Lifting the corporate veil: an examination of the corporate doctrine / Mohd Ghazali M. Taib

M. Taib, Mohd Ghazali (1986) Lifting the corporate veil: an examination of the corporate doctrine / Mohd Ghazali M. Taib. [Student Project] (Unpublished)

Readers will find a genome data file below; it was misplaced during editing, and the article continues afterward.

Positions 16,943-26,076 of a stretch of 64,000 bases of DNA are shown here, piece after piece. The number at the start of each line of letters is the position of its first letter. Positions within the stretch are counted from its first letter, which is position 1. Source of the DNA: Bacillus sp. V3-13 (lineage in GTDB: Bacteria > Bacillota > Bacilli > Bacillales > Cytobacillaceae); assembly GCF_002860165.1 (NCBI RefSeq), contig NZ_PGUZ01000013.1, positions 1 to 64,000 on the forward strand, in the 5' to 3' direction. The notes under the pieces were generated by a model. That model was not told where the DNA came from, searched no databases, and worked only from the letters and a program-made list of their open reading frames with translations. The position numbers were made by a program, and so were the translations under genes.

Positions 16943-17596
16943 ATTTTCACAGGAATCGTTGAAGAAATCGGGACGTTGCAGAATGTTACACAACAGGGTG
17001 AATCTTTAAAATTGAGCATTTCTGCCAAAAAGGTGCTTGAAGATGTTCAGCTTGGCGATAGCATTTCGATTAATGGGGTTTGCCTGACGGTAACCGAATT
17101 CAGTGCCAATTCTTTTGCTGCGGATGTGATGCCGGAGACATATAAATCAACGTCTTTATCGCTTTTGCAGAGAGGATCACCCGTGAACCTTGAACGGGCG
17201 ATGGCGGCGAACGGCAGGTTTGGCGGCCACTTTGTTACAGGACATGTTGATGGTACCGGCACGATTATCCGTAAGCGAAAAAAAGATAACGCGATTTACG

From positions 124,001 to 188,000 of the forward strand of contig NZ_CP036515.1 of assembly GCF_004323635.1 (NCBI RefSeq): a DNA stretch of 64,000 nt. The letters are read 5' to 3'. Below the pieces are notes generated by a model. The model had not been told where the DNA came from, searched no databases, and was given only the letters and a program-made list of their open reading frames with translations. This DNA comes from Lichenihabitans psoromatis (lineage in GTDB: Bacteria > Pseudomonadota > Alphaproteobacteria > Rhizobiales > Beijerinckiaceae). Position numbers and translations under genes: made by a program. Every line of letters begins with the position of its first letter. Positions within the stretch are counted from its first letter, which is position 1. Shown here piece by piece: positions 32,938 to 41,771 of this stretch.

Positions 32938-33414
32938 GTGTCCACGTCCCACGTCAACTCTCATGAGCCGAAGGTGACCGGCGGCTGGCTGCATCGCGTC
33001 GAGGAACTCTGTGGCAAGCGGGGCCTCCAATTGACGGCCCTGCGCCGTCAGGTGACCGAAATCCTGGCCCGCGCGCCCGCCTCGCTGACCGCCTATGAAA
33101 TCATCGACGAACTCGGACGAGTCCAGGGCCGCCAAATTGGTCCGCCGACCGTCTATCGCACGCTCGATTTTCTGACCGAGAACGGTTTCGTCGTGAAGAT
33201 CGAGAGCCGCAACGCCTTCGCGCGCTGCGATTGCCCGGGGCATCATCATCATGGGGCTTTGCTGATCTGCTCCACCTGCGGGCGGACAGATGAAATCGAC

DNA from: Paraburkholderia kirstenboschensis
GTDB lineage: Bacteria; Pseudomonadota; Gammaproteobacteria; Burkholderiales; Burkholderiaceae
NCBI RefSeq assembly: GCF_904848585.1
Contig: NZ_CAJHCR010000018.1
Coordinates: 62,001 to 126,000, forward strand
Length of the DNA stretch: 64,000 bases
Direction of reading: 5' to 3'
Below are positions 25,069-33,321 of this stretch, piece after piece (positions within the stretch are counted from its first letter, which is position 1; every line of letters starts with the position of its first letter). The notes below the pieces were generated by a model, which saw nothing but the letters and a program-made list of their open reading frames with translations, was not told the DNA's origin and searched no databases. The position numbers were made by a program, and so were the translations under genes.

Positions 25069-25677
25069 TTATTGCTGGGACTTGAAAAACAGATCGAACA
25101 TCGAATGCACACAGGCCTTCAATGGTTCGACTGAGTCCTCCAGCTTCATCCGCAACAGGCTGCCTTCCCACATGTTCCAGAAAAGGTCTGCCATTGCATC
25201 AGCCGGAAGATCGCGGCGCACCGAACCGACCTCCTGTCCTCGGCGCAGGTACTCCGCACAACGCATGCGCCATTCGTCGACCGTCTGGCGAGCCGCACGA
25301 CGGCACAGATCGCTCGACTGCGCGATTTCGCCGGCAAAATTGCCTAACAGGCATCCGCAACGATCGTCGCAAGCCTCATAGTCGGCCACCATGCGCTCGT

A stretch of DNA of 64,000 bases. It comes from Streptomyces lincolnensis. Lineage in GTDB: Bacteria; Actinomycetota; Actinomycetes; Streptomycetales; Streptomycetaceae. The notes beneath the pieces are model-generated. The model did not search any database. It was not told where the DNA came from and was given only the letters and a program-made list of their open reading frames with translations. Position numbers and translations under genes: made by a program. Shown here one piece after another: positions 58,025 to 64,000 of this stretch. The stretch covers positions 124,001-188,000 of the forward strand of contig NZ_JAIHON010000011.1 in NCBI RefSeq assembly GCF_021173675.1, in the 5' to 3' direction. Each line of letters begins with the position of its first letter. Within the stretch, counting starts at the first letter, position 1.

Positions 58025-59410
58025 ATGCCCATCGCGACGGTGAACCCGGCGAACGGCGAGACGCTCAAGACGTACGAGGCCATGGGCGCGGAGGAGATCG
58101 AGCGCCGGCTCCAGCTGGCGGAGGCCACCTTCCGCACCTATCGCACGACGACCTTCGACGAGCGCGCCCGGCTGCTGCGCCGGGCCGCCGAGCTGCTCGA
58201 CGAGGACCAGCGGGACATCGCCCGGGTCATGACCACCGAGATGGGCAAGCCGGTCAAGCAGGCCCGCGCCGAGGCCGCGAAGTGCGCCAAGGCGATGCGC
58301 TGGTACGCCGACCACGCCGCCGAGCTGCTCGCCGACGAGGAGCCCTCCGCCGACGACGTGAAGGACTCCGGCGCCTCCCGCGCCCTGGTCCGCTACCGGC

The company once formed in accordance with the provision of the Act acquires a corporate personality. This is provided in section 14, 15 and 16 of the Malaysian companies Act 1965. In fact in all these section the Act expressly provides for the incorporation of an association of two or more person. History has shown that, since it was formulated "in the case of Soloman v Solomon 1 the concept of separate corporate personality has been affirmed by almost everyone. In that case, Solomon had for many years carried on business as a boot manufacturer. His business was solvent when it was converted into a company, i.e. a company limited by shares was formed, the subscribers to the memorandum of which were Solomon and his wife, daughter and four sons (for one share each), and the business was sold to the company at a price of £39,000,. The term of sale were approved by all the shareholders. £9,000 was paid in cash. 20,000 fully paid shares of £1 each were allotted to Solomon so that his wife and children held one share each and he held 20,001 shares. Solomon left the rest of the price on loan to the company and for this sum of £10,000 he was given debentures 6 secured by a charge of --the company's assets. It seems that the director were Solomon and his sons and that Solomon was appointed managing director. The company ran into difficulties and the company wound up. After satisfying the debentures there was not enough to pay the ordinary creditors.


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